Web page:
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Closing the North Carolina skills gap: Enhancing economic growth and strengthening business

The key to our economic growth is our education system; a system about which I am very concerned.

In North Carolina, we have a very real skills gap.

In 2013, nearly 50 percent of the more than 5,000 jobs posted in the Raleigh area required STEM skills. Between 2010 and 2020, occupations in STEM are expected to grow by 24 percent. By 2018, North Carolina could face a shortage of 46,000 workers. So, the question is:

Will North Carolina students be able to fill those jobs?

North Carolina’s high school graduation rate has increased to 83.8 percent, but only 46 percent of our students last year were college and career ready and only 59 percent met the University of North Carolina System’s minimum admission requirements. We are faced with an urgent need for improvement.

For our students to succeed in today’s world and in the future, we must develop a world-class education system.

As a stakeholder, the business community has an important role to play.

To ensure that our citizens have the skills they need in the fastest-growing fields in the state, we need to maintain a commitment to an ambitious reform agenda. Business must keep education reform at the top of the public agenda by highlighting the clear connection between education and jobs. Students must also understand the importance of a quality education and have every opportunity to succeed.

Research confirms that a highly-effective teacher is directly related to better student performance. To develop a contingent of highly-effective teachers in North Carolina, we must first attract talented young people into the teacher profession and, then, we need to recruit and retain the best of the best. Sadly, enrollment in UNC Schools of Education has declined 27 percent over the past five years.

Attracting students to our schools of education requires a teacher compensation structure that entices students to want to stay and teach in our state. Last year, teacher compensation was raised, especially for beginning teachers, but we are still not competitive with other states. In the last decade, North Carolina has ranked last nationally for raising teacher salaries – we are now ranked 42nd in average teacher salary.

Furthermore, too many of our teachers are leaving the profession. In the 2013-14 school year, Wake County, the largest school district in North Carolina, saw a 41 percent increase in mid-year resignations.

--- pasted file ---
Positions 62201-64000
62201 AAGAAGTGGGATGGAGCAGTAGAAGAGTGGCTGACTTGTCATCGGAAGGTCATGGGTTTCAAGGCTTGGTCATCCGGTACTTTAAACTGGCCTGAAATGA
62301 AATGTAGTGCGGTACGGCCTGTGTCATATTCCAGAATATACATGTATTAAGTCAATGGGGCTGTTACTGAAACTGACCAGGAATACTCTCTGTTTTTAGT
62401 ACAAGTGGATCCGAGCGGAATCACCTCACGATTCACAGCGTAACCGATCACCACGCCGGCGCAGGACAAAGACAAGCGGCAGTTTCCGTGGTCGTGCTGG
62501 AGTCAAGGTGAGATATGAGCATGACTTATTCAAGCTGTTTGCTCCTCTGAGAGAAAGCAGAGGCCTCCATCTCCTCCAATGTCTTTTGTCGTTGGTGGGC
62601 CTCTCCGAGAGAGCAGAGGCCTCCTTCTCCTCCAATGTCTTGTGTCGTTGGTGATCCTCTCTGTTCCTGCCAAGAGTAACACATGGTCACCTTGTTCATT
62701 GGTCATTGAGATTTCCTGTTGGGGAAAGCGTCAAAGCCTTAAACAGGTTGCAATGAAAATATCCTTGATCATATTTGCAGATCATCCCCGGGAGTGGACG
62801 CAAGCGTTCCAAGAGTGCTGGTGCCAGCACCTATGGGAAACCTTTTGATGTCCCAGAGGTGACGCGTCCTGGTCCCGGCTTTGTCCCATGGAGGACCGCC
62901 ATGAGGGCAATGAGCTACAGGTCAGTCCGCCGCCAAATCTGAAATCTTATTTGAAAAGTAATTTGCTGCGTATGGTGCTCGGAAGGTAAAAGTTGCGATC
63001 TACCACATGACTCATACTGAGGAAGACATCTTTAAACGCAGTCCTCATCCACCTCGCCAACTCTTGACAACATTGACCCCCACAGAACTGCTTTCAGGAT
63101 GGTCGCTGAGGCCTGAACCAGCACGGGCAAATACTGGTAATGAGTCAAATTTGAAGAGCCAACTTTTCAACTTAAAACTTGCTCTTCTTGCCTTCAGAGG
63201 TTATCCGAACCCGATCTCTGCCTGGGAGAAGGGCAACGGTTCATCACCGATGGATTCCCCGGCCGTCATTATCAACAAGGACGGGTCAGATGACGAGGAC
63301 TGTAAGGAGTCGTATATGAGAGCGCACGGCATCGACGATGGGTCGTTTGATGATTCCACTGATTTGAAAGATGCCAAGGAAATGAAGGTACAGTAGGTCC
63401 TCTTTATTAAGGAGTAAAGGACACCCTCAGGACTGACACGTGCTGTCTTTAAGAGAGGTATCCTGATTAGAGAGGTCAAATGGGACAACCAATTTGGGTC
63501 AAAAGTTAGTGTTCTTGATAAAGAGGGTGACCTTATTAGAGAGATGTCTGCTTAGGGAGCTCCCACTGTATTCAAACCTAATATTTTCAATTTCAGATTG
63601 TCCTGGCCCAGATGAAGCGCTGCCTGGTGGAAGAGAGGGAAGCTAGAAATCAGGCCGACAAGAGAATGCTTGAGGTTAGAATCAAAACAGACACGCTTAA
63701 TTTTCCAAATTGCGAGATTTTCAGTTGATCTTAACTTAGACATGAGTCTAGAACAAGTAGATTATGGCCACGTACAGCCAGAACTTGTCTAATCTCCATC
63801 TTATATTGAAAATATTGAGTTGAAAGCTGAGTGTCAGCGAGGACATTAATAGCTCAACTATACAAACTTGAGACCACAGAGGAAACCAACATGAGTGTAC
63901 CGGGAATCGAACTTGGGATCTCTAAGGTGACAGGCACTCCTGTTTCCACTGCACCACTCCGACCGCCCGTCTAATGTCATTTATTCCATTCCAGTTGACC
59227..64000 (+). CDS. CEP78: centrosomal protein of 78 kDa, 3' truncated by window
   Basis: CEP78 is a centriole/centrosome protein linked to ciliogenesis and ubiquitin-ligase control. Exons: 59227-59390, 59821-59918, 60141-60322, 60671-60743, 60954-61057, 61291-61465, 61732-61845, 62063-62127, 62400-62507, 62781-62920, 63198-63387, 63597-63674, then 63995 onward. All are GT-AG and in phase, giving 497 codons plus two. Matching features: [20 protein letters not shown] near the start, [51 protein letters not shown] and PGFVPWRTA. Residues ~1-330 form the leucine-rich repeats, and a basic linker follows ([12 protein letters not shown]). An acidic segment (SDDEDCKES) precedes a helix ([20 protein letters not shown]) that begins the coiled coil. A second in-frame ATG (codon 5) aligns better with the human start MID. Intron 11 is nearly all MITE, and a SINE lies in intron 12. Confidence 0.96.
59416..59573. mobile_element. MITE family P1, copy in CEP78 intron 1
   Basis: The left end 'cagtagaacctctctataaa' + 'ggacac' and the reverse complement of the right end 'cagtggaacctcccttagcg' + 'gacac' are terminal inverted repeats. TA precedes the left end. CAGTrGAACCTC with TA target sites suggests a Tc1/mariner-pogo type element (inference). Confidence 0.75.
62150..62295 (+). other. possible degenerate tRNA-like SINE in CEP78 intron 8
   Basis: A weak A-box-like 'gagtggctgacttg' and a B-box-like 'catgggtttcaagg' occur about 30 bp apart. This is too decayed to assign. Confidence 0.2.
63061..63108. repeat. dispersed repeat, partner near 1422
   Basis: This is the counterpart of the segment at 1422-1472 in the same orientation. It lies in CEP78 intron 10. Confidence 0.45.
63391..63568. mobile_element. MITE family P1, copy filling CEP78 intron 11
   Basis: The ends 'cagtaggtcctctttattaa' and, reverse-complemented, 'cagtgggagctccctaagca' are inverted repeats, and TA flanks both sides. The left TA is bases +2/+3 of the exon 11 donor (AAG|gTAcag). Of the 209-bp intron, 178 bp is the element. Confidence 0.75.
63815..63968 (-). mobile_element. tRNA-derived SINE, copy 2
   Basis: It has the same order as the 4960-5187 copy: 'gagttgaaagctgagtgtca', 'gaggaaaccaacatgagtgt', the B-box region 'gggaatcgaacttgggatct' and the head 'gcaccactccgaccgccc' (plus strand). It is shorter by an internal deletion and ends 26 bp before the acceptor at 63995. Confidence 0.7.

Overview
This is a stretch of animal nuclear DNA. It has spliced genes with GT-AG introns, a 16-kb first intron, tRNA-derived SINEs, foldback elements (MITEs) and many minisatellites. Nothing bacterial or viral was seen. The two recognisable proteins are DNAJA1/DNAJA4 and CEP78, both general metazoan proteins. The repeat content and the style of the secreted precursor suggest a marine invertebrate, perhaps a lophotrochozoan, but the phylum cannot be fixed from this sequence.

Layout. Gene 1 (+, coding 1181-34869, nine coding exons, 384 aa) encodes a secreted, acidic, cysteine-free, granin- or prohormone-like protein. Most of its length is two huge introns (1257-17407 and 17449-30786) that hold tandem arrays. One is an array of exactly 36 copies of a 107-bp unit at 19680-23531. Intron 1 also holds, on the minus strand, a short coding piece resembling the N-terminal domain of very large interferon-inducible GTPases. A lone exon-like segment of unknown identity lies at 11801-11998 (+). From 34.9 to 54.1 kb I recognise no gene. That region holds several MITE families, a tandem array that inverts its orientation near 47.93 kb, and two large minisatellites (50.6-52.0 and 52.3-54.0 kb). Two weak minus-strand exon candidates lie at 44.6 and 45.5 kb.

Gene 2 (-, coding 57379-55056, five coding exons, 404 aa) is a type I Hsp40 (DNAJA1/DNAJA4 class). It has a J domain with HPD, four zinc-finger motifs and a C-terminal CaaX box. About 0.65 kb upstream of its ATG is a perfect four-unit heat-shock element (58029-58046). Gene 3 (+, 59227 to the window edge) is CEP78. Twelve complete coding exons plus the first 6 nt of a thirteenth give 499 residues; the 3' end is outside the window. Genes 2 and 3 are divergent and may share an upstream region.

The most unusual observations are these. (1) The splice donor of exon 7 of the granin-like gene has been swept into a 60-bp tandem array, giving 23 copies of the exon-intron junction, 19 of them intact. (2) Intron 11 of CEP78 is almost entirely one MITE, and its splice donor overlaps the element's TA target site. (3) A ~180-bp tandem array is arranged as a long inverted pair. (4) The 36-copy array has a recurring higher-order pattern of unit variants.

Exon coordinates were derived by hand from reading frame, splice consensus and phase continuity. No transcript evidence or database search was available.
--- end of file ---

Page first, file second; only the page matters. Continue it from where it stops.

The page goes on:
As grim as these statistics are, there are improvements in the works. Recently, I chaired a special subcommittee of UNC Board of Governors to conduct an overview of the system’s 15 schools of education. After a year of research, our group proposed recommendations for improvement to the board, which passed unanimously and are now being implemented. Some of the recommendations:

Develop and implement rigorous clinically-based standards and programs for teacher candidates. Future teachers must be equipped not only with deeper content knowledge, but also with methods of teaching and instructional practices that lead to the highest levels of student growth and proficiency.

Improve support for early-career teachers by expanding statewide the N.C. New Teacher Support Program.

Strengthen the recruitment of prospective teacher candidates by establishing a public-private teacher scholarship program that is merit-based and targeted to attract the very best students to teach in high-need licensure areas, such as mathematics, science, middle grades and special education.

Develop a UNC system-wide comprehensive approach to recruit, induct and grow highly-effective principals based on the most recent research-based standards and instructional strategies.

Develop an Educator Quality Dashboard to monitor and measure the performance of UNC’s teacher preparation programs. This was launched recently and should be a valuable tool to drive constant improvement, transparency and accountability.

The business community is a key partner in strengthening North Carolina’s education system.

If we all work together, we can drive change through collective action and reap the rewards of a growing knowledge economy. But, we will never get there without a highly-skilled teacher-leader workforce to prepare students to succeed in their careers and close North Carolina’s skills gap.


Editor’s Note: This is a speech that Ann Goodnight delivered at the Triangle Business Journal Power Breakfast several months ago. SAS Institute and The Goodnight Educational Foundation are supporters of EdNC.

 

Ann Goodnight

Ann Goodnight is the director of community relations at SAS Institute in Cary.